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Database Design 1

Lecture 4

The Relational Model

Lecturer: Emmanuel Nartey

Recap of Lecture 3
 Database Architecture
 Web service & service-oriented architecture
 Distributed Database
 Data Warehousing
 MS Access Architecture.

What to cover
 Terminology of relational model.
 Tables in Relational Model
 Properties of database relations.
 Identify candidate key, private key and foreign
 Meaning of entity integrity and referential
 Purpose and advantages of views.

Relational Model Terminology
 A relation is a table with columns and rows.
– Only applies to logical structure of the database,
not the physical structure.

Relational Model Terminology
 Attribute is a named column of a relation.

 Domain is the set of allowable values for one or more


 Tuple is a row of a relation.

 Degree is the number of attributes in a relation.

Relational Model Terminology

Examples of Attribute Domains

Relational Model Terminology

 Cardinality is the number of tuples in a relation.

 Relational Database is a collection of normalized

relations with distinct relation names.

Relational Model Terminology
 Relational Database

Instances of Branch and Staff Relations

Alternative Terminology for Relational Model

Database Relations
 Relation schema
– Named relation defined by a set of attribute and
domain name pairs.
Branch relation
{(branchNo: B005, street: 22 Deer Rd, city: London, postcode:
SW1 4EH)}

Database Relations
 Relational database schema
– Set of relation schemas, each with a distinct name.

Properties of Relations
 Relationname is distinct from all other relation
names in relational schema.

 Each cell of relation contains exactly one atomic

(single) value.

 Each attribute has a distinct name.

 Valuesof an attribute are all from the same


Properties of Relations
 Each tuple is distinct; there are no duplicate

 Order of attributes has no significance.

 Order of tuples has no significance, theoretically.

Relational Keys
 Superkey
– An attribute, or a combination of attributes that can be
uniquely used to identify a database record.

 Candidate Key
– Any column or a combination of columns that can
qualify as unique key in database.
– Superkey (K) such that no proper subset is a superkey
within the relation.
– In each tuple of R, values of K uniquely identify that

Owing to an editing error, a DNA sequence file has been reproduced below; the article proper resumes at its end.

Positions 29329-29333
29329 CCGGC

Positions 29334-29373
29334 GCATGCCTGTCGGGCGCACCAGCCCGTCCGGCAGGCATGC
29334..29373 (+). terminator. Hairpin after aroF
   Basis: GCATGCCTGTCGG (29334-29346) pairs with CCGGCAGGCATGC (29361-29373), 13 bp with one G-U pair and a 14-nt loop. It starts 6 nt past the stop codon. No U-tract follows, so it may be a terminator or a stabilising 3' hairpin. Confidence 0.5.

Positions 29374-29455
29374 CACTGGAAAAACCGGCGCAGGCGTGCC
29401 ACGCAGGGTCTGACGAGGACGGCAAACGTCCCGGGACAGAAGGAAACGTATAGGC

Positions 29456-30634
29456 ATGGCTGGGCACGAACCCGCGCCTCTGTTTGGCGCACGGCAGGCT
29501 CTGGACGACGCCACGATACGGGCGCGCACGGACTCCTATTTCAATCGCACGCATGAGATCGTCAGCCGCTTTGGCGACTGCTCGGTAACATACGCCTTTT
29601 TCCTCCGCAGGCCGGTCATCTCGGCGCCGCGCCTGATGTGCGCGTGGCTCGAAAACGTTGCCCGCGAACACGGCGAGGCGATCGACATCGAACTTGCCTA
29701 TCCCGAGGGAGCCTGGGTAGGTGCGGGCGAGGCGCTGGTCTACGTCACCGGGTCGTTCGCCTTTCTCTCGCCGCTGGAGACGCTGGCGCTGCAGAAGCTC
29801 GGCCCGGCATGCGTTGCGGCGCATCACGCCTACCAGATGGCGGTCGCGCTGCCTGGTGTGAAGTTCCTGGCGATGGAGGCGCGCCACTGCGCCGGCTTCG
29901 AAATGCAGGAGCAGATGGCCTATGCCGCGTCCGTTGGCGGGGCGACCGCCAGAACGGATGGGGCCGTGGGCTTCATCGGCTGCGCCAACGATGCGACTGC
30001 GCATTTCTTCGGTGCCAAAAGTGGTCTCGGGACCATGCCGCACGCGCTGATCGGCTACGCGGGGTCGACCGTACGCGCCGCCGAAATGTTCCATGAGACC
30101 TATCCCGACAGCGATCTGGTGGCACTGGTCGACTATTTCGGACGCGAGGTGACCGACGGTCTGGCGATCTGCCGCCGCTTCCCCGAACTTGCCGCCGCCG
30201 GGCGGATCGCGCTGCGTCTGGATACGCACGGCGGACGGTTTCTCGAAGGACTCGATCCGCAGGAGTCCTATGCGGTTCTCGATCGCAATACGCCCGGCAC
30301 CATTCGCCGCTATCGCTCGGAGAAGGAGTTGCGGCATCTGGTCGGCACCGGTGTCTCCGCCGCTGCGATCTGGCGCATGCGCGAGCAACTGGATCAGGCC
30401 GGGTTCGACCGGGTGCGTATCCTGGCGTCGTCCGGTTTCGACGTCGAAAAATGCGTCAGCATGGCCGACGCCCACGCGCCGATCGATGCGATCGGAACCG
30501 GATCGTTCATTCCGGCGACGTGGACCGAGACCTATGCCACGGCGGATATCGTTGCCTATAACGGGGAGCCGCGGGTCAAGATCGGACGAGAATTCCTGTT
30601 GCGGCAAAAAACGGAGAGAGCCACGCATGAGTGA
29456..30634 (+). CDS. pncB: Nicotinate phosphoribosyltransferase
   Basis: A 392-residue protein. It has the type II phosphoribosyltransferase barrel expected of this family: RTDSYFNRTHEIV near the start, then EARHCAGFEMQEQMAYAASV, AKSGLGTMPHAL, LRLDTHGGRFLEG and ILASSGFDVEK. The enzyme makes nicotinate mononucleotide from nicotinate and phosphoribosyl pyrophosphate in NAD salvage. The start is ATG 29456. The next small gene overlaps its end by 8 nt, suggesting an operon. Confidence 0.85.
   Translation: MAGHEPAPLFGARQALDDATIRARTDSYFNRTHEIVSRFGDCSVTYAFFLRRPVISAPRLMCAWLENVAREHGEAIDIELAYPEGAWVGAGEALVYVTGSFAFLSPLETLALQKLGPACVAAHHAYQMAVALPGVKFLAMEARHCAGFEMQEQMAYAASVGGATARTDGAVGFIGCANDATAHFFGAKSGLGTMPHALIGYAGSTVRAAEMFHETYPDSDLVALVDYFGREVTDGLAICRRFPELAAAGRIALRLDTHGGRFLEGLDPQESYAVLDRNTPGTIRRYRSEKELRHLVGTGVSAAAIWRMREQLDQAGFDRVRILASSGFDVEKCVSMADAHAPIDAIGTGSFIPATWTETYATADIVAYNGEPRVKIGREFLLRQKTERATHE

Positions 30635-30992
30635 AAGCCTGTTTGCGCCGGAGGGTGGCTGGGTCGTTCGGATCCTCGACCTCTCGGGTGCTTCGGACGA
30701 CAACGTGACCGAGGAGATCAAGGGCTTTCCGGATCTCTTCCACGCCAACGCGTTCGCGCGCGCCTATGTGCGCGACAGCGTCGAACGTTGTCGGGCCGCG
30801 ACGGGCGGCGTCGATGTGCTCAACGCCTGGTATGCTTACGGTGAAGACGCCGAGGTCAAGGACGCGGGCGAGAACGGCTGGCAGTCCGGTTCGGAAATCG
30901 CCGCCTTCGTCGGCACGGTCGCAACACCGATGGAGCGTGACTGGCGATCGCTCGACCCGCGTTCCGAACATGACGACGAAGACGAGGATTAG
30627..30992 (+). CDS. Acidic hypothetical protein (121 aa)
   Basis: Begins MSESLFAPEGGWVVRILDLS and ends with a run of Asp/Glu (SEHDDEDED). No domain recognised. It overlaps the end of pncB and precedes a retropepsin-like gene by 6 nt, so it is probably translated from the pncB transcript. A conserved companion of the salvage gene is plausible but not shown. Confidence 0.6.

tuple (uniqueness).

Relational Keys
 Primary Key
– Candidate key selected to identify tuples (record)
uniquely within relation.

 Alternate Keys
– Candidate keys that are not selected to be primary

 Foreign Key
– Attribute, or set of attributes, within one relation
that matches candidate key of some (possibly same)

Relational Keys
 The common convention for representing a relation schema is to give the name of
the relation followed by the attribute names in parentheses. Normally, the primary
key is underlined.

Integrity Constraints
 Integrity
– It means something like 'be right' and

 Integrity Constraint
– Integrity constraints, ensure that the data in a
database is accurate and in good condition.
– Integrity constraints provide a mechanism for
ensuring that data conforms to guidelines
specified by the database administrator or user.
Integrity Constraints
 Null
– Represents value for an attribute that is
currently unknown or not applicable for tuple.
– Deals with incomplete or exceptional data.
– Represents the absence of a value and is not the
same as zero or spaces, which are values.

Integrity Constraints
 Entity Integrity
– In a base relation, no attribute of a primary
key can be null.

 Referential Integrity
– If foreign key exists in a relation, either
foreign key value must match a candidate
key value of some tuple in its home relation
or foreign key value must be wholly null.

Integrity Constraints
 General Constraints
– Additional rules specified by users or
database administrators that define or
constrain some aspect of the enterprise.

 Base Relation
– Named relation corresponding to an entity
in conceptual schema, whose tuples are
physically stored in database.

 View
– Dynamic result of one or more relational
operations operating on base relations to
produce another relation.

 A virtual relation that does not necessarily
actually exist in the database but is produced
upon request, at time of request.

 Contents of a view are defined as a query on one

or more base relations.

 Views are dynamic, meaning that changes made

to base relations that affect view attributes are
immediately reflected in the view.

Purpose of Views
 Provides powerful and flexible security
mechanism by hiding parts of database from
certain users.

 Permits users to access data in a customized

way, so that same data can be seen by different
users in different ways, at same time.

 Can simplify complex operations on base


Updating Views
 All updates to a base relation should be
immediately reflected in all views that
reference that base relation.

 Ifview is updated, underlying base relation

should reflect change.

Updating Views
 There are restrictions on types of modifications
that can be made through views:
– Updates are allowed if query involves a single
base relation and contains a candidate key of
base relation.
– Updates are not allowed involving multiple base
– Updates are not allowed involving aggregation
or grouping operations.